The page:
Can You Earn More Through Print or Broadcast Journalism?

August 1, 2014

There is hardly a month that goes by that someone doesn’t declare print journalism as ‘dead’, often using the medium to do so. While the industry has definitely changed dramatically over the past decade – for better or worse – there is still a place for those who wish to dedicate themselves to the written word.

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The divisions between print, online and broadcast journalism have never been more blurry (many outlets use an amalgamation of all three) and a journalist these days may find him or herself shifting between the these different areas of expertise over the course of their career. But which discipline is more lucrative from a salary point of view – print or broadcast journalism?

Let’s take a look at the average salaries for the various roles in each sector.

Reporters and Correspondents – $44,360

The annual salary for reporters doesn’t vary dramatically between the different type of media, though radio and television correspondents can expect around $48k while those working in print are more likely to earn $40k (the bold figure above is an average across all sectors). However, if you can get into a job with a cable or subscription platform, the fee rises to a cool $53k.

Naturally, this all correlates neatly with how much competition is in each area – three times as many people work in newspaper reporting than in broadcast journalism. And, of course, national-level reporters and newscasters are able to command a fee way above national average.

Editors – $62,820

It’s important to note here that ‘editor’ is quite a nebulous word that encompasses a wide range of jobs, and this slightly throws off the average salary figure – the above includes things like periodicals, books, and political work.

So, instead, let’s focus on the specifics. Broadcast editors can expect $56k a year, but it’s those who work in newspaper editing that come up trumps here at $62k. That all said, there is even a lot of variance within those figures – the state in which you work can make as much as $20k difference to your salary. In addition, those in the top 10% of earners are on over $100k, while at the other end of the spectrum it can drop as low as $29k.

In short, averages don’t work here. The salary for editors really is job-specific.

Writers – $69,250

A cool $70k for writing work may sound like a dream come true, but again, the figure above is skewed by those working in motion pictures (as well as a few blockbuster novelists). The reality for those in print or broadcast journalism is slightly less impressive, but there isn’t much difference between the two – writers for radio and television average a $59k salary, while newspaper writers are on a slightly lower $52k.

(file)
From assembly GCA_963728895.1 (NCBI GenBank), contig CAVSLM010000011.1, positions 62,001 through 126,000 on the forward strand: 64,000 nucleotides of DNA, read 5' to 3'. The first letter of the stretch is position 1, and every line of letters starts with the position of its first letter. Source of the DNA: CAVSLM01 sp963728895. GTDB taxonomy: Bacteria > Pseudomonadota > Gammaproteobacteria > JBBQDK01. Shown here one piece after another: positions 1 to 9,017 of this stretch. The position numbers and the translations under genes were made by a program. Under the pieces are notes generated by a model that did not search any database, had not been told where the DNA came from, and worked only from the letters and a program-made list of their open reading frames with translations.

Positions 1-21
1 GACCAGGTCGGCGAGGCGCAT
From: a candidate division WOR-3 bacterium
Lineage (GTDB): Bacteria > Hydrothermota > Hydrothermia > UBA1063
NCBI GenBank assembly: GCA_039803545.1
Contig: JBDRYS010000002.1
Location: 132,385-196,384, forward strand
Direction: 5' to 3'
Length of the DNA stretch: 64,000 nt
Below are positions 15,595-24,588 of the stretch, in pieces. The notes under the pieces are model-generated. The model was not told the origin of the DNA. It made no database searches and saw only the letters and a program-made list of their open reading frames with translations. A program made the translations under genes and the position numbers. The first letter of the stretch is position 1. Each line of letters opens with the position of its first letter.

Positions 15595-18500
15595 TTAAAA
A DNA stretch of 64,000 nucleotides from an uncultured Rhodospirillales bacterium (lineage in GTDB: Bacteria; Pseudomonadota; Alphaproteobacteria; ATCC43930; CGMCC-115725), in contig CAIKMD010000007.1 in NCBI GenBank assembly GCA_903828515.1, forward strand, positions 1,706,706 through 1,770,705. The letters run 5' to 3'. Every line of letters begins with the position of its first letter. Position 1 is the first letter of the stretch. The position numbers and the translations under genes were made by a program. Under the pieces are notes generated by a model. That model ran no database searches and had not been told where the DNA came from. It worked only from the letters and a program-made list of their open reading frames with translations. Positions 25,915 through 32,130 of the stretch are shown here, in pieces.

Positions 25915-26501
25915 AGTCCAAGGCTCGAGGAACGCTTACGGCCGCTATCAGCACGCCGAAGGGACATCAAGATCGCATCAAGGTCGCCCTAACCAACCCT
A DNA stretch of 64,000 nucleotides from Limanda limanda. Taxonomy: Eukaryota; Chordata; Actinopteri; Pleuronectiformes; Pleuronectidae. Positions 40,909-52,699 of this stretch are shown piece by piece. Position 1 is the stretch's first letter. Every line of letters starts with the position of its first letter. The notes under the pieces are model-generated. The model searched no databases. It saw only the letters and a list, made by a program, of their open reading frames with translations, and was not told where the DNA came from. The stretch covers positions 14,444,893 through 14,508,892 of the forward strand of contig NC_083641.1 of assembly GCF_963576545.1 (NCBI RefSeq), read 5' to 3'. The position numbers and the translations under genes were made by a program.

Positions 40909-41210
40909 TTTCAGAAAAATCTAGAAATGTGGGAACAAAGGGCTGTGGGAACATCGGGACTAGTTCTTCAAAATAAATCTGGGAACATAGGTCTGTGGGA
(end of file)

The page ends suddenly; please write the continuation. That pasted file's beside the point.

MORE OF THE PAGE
AV Technician – $43,300

Needless to say, an audio visual technician role is specific to broadcast journalism. Many AV technicians work freelance, with the mean average wage being around $20 per hour.

This entry generally refers to low to mid level technical work, and excludes engineering roles such as sound engineering technicians who earn slightly more at $49,860.

Broadcast Technician – $38,920

Despite being a rather complex skillset, those who are responsible for all the equipment that gets the broadcast from a news team to a listener or viewer are generally paid a lot lower than other roles. The average salary does rise for those who land a job with cable and subscription programming, but only up to $47,650.

There doesn’t appear to be much variance between states, either; New York averages the highest at $54k, while Illinois is the lowest at $39k.

News Analyst – $84,710

Excluding becoming in the top 10% of reporters and correspondents – the famous kind that run their own national shows or whose writing sells newspapers by the thousands – being a news analyst is where the money is.

The difference between the print and broadcast fields are minimal; those in radio and television average $84,780 while print news analysts can expect to pull in $85,040. It should be noted, however, that job opportunities for those looking to work with a newspaper are few and far between (in fact, it’s reported that there are only 140 employees doing this in the entire country).

All figures from the Labor Bureau of Labor Statistics’ most recently released information (May 2013). References to ‘average’ refer to the mean average, unless otherwise noted.